Molly wrote:Hello! My 9th grade son is working through AHL this year. Next fall he will move on to World History and Lit. Meanwhile, my 8th grade son is competing ECC (along with our 6th, 4th, 2nd and 1st graders). Do you recommend our 8th grader jump in with WHL so that he and his brother are in the same time period of study?
Also, we were previously working with a different classical curric. in which all of our kids completed the medieval year. After we complete ECC, may we jump in with Exploration to 1850 (for some review, some cross-over with WHL, and some new info as we transition to the MFW track)? I suppose the main question here is: How do MFW families keep everyone in the same era for study once the high school years roll around?
Thanks so much for your insight!
You could always call the office and get their wisdom. And hopefully some families with 2 high schoolers will have time to join in the conversation.
But I think the usual recommendation will be to have the 9th grader to 9th grade, and the 10th grader do 10th. The progression of skills flows better that way, first doing ancient history and Old Testament and basic essays, before progressing to WHL.
I've also talked to teens at convention and it seems like working together in high school can often end up holding one or the other student back.
That said, you know your family's needs best. Doing WHL won't be a huge jump for a 9th grader the way US1 and US2 would be. I'm sure an experienced homeschooler like yourself could tone down some assignments in WHL this next year, and beef some up the following year when he does AHL in 10th.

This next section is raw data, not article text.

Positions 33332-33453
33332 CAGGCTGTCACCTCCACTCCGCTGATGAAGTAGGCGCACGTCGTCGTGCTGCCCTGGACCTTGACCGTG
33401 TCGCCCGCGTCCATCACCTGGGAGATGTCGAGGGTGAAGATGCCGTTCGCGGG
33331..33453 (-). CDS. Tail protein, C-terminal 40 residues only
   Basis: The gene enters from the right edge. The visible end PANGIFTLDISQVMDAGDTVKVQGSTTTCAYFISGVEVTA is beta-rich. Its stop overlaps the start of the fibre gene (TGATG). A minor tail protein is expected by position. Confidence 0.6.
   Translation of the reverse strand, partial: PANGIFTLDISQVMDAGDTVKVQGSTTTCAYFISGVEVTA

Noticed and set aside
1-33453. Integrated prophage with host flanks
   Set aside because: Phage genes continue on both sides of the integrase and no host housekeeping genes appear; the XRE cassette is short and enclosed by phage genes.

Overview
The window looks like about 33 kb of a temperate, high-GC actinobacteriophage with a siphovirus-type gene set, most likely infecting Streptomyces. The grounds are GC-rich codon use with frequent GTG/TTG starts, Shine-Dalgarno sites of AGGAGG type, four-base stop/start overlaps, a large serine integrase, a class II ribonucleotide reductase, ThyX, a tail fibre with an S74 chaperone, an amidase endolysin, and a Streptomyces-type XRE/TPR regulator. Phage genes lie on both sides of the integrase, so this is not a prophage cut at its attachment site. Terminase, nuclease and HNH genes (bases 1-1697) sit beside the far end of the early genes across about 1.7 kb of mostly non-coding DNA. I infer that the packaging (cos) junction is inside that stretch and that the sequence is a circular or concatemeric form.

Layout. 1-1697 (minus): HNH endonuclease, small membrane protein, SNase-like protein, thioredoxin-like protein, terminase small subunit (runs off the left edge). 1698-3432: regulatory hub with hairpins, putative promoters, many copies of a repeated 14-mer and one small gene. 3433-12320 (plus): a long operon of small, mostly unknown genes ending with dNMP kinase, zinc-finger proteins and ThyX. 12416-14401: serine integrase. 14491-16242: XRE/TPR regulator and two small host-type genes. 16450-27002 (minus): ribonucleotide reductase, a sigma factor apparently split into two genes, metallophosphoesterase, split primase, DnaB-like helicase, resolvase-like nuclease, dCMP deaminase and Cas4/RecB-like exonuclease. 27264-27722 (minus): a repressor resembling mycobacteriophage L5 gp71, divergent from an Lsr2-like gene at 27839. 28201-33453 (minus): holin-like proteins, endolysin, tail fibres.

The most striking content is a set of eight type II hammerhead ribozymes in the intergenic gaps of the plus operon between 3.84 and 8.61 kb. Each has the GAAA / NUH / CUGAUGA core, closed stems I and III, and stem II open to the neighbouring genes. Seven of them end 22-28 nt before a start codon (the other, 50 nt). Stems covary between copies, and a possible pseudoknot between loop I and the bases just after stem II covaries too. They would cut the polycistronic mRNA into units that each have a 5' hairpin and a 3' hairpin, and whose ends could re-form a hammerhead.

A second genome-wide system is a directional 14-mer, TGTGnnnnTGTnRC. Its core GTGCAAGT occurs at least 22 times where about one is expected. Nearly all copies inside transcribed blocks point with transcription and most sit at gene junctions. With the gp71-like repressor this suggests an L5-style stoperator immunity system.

About your other kids, yes, after ECC then families move into the time period where they are at, especially if the oldest in that group is in 6th-8th grade and you've laid a good foundation in your previous school years.
I wouldn't expect, though, to keep all subjects together with the high schoolers. Yes, there are some overlaps in topics, but the pace will be all off. Elementary kids may stop and spend a few weeks on something like the 10 commandments, and high schoolers may stop and spend a semester on something like government during the time of the forming of our nation, and neither might be appropriate for the other age group. It's kind of like math - yes, everyone might be using some addition in their math class, but it's just really not going to meet everyone's needs to do it together, especially when you get to earning credits for a high school transcript.
The family can do things together, though. Everyone can enjoy a project or a recipe. Everyone might gather to watch high school science labs. Essays and notebook pages can be read aloud to the family. Maybe there will be an elective that the whole family can enjoy together, such as the classical music or God & The History of Art, both of which can be part of a high school Fine Arts credit.